When I hit my mid-thirties, I had a sudden, strong desire to reclaim my health, and when I did, it had me feeling younger and better than ever! Unbelievably, I was watching other women my age begin to complain about their aches and pains. Not only were they having aches and pains, but they were increasingly self-medicating with unhealthy food and lots of wine. They were resigning themselves to the woes of the struggle of getting up and down a flight of stairs and how the extra weight was making them feel tired and old. This was astonishing to me as I couldn’t help but think that 35 years old isn’t that far from being 20-something. I still had young kids to raise, and I felt like I had all the opportunities in the world; it just required my hard work and dedication. I launched myself into a personal campaign to get and stay healthy. Thirty-five was a transformational year that changed my perspective on what getting “old” meant or what it really meant to feel old, possibly older than your years. My successful weight loss and fitness journey had me feeling younger than ever as I approached my 40s. I no longer identified with my peers who felt old or that they couldn’t keep up with the kids. Now that I’m nearing 50 years old, I can still say that pushing myself physically has contributed to positive changes not only physically but also mentally and spiritually.
The aging process brings a range of challenges. Not only does our appearance change from things beginning to sink, droop, and sag, but health and energy levels play a significant role. There’s also the sense that time seems to move more rapidly; we are more aware of swiftly fleeting time and reflect on the days of our youth that seemed to escape us all too quickly. There’s no denying that none of us can flee our chronological age, which is celebrated by most people each year on their birthday. However, why is it that some people “feel” old while others insist that they feel amazing as they continue to age? Some of this has to do with physical activity and healthy nutrition and living what most would consider a healthy lifestyle. However, there is much more to feeling young than what first meets the eye. If life has gone well, ideally, we gain wisdom and peace, both of which contribute to feeling younger than our years. We tend to experience a younger subjective age than what our chronological age is.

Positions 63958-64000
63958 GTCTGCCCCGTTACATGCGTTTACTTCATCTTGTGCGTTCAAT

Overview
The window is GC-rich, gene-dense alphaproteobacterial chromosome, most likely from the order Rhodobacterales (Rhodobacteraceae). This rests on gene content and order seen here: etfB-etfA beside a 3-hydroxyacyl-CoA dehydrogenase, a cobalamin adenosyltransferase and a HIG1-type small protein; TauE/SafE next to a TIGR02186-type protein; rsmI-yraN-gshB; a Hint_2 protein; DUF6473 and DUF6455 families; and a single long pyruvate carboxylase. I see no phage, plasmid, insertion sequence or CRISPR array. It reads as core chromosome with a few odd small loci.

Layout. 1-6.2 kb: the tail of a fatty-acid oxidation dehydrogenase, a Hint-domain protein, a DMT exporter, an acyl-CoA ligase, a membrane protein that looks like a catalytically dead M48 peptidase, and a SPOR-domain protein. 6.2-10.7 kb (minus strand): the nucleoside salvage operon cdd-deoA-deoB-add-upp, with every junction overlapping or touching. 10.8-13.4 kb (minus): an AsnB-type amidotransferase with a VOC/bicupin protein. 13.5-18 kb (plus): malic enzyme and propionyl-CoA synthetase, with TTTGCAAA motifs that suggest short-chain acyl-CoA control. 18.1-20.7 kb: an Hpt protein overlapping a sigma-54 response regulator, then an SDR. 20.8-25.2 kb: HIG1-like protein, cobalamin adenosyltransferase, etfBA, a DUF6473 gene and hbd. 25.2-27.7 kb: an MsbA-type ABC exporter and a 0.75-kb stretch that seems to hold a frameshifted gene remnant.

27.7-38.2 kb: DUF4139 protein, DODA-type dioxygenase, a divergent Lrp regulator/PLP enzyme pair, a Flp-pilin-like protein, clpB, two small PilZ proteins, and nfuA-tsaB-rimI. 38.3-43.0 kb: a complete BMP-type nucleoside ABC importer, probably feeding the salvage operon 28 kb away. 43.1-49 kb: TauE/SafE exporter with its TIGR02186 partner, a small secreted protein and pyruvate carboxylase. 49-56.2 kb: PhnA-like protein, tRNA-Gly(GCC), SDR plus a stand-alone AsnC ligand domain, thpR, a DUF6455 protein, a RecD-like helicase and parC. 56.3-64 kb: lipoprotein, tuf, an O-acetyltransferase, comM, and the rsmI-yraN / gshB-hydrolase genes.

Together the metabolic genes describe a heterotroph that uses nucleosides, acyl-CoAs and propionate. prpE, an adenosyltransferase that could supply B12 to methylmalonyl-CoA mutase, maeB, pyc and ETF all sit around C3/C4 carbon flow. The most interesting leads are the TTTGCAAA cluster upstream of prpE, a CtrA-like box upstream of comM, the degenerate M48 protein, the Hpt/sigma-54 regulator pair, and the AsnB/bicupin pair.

One of the key things I did to start feeling younger was to set a big goal and create a firm plan on how to achieve it. For me, that was losing about 30 pounds and then becoming physically fit. But here’s what’s most notable. The focus here isn’t on the physical transformation. The number one thing that contributed to reclaiming my youth was the act of setting the goal and successfully accomplishing that despite whatever challenges came my way. It completely transformed my mindset and set me up for the “what’s next?” mentality. Meaning, now that I’ve done this thing that I didn’t think was possible, I’m full of energy to set a new goal. While a big goal may seem like a difficult place to start when you want to reverse your subjective age and start feeling younger. Here are some little things you can do every day to help you to reclaim your youthful perspective:
Yes, exercise. I can’t overemphasize the power of exercise for instilling youth into you mentally, physically, and emotionally. Getting outside and exercising can instantly change your perspective from negative to positive, from old to young. Fresh air alone is invigorating! If you really want to start reversing that subjective age, begin lifting weights or adding resistance training to your routine. Lifting weights is endlessly restorative. Strength training will improve endurance and mobility; it will give you confidence. Strength training is also a daily reminder of the importance of setting goals, continuously increasing the goal, and struggling to achieve change. The entire physical and mental perspective around staying physically fit and strong is directly related not only to aging well but also to how YOUNG you feel your whole life long.
There is a reciprocal relationship between your subjective age, or “feeling” young, and many other positive aspects of life. Feeling young is a result of a healthy and fulfilled life, and in return, your mental and physical health is improved. Having life satisfaction and meaning are directly related to your well-being and play a role in resilience, optimism, and social support. Having and maintaining a youthful, energetic outlook on life continues to produce age-defying benefits that improve the quality of your day-to-day life even as the calendar pages continue to turn.
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